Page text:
Comment | Why people believe that religious faith will save them from disease

Woodcut from 1665 depicting the Black Death. Wikimedia


Rebecca Yearling, Keele University


From the Black Death and AIDS to COVID-19, whenever societies have suffered outbreaks of disease, there have always been those who are quick to seek both religious explanations and solutions. A recent poll of religious Americans found that around two-thirds believe that COVID-19 has been sent by God, as a warning to mankind.

The idea that God punishes the wicked with diseases to which the virtuous will be immune exists in many religions and goes back at least as far as the Hebrew Bible.

Psalm 91, for example, reassures believers that God will protect them from “the pestilence that walketh in darkness… A thousand shall fall at thy side, and ten thousand at thy right hand; but it shall not come nigh thee”.

The appeal of religious explanations

Similar beliefs existed in the plague-stricken medieval and Renaissance period. In Christian England, the importance of physical distancing measures to protect people from the sickness was well known. But authorities sometimes struggled to enforce quarantines for infected households, in part because of resistance from those who believed that religious faith was the only true defence against the plague.

Such people believed that physical safety measures were therefore pointless. In 1603, the Church of England issued a condemnation of those who “run desperately and disorderly into all places and amongst all persons and pretend our faith and trust in God’s providence, saying: ‘If he will save me, he will save me: and if I die, I die’.”

The modern-day equivalent, perhaps, is the American woman interviewed outside her church in early April 2020, who commented:

I wouldn’t be anywhere else. I’m covered in Jesus’ blood. All these people go to this church. They could get me sick but they’re not because I’m covered in his blood.

This woman is not alone: according to the poll, 55% of Americans with religious faith believe to some extent that God will protect them from being infected.

Such beliefs are popular because they offer individuals a sense of control and order within an otherwise frightening situation. Natural disasters such as earthquakes, tsunamis and widespread outbreaks of disease are likely to create particular anxiety because they feel so random. Unlike in times of war, where there is usually a clear enemy and a sense of why individuals have been targeted, the issue of who gets sick and who doesn’t in the case of a virus is harder to rationalise.


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The belief that disasters are sent to test the faith of the virtuous and punish the wicked may, therefore, make the situation easier to bear. Such beliefs suggest that what is happening is not random: that there is order behind what appears to be chaos. They also suggest that there may be a way to protect yourself from getting ill, through prayer, penitence and renewed religious faith.

The dangers of such belief

But such beliefs are also potentially dangerous, for obvious reasons. One problem is that they lead to blaming the victims of the disease for their sickness or death.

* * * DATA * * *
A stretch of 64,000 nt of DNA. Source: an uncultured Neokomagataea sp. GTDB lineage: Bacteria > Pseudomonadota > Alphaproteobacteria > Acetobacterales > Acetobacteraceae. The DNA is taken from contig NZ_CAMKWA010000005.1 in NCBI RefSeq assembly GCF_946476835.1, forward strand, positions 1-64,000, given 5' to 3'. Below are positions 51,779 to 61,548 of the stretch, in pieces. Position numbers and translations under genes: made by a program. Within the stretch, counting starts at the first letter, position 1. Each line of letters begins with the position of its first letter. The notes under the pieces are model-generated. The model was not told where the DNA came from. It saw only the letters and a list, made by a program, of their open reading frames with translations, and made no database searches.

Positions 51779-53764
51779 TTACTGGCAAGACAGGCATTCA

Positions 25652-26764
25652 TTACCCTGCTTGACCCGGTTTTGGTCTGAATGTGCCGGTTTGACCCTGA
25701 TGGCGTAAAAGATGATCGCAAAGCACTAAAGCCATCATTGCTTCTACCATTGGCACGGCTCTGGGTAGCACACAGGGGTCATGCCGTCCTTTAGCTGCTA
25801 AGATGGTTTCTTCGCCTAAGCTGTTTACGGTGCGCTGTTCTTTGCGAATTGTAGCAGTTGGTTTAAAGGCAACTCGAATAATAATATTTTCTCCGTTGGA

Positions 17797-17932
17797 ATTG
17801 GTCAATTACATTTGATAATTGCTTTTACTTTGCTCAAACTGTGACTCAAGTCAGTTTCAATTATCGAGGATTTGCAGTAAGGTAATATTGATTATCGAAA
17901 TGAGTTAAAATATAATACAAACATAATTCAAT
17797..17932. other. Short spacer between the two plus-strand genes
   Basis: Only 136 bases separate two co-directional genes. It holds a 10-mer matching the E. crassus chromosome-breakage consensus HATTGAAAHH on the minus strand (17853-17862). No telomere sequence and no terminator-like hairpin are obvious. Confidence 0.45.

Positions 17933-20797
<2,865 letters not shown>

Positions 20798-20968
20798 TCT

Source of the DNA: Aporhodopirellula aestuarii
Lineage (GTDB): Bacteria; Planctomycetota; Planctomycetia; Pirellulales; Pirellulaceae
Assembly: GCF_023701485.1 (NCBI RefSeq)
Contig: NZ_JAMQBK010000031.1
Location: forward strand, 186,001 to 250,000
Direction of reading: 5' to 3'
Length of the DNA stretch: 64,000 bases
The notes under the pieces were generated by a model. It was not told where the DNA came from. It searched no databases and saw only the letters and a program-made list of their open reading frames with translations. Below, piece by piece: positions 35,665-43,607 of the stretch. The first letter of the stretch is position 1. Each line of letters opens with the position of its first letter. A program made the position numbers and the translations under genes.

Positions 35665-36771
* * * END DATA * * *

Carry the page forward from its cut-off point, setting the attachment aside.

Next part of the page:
We saw how damaging this belief could be in the 1980s, in the early years of the AIDS epidemic. The idea that AIDS was exclusively an illness of gay people and was God’s punishment for homosexuality, which was promoted by various fundamentalist religious groups and individuals, was one of the reasons why it took so long for many world governments to take the epidemic seriously.

Believing that God will protect the faithful may lead people to ignore measures such as social distancing. The woman interviewed outside her church was refusing to observe the recent ban on large-scale gatherings because of her belief that a religious person like herself could not be affected by the coronavirus.


Read more: Coronavirus: Three lessons from the AIDS crisis


The theologian Martin Luther. Wikimedia

Indeed, her belief system made her behave exactly opposite to the current scientific advice. She seemingly saw going to church as an act that demonstrated her virtue and so strengthened her immunity to disease, rather than being something that increased her likelihood of getting ill through exposure to other people.

Better advice comes from the German theologian Martin Luther, who lived through the Wittenberg plague outbreak in 1527. In a letter entitled, “Whether one may flee from a deadly plague”, he wrote:

I shall avoid places and persons where my presence is not needed in order not to become contaminated and thus perchance infect and pollute others, and so cause their death as a result of my negligence. If God should wish to take me, he will surely find me and I have done what he has expected of me and so I am not responsible for either my own death or the death of others.

Luther was a devout believer but insisted that religious faith had to be joined with practical, physical defences against sickness. It was a good Christian’s duty to work to keep themselves and others safe, rather than relying solely on the protection of God.The Conversation


Rebecca Yearling, Lecturer in English, Keele University

This article is republished from The Conversation under a Creative Commons license. Read the original article.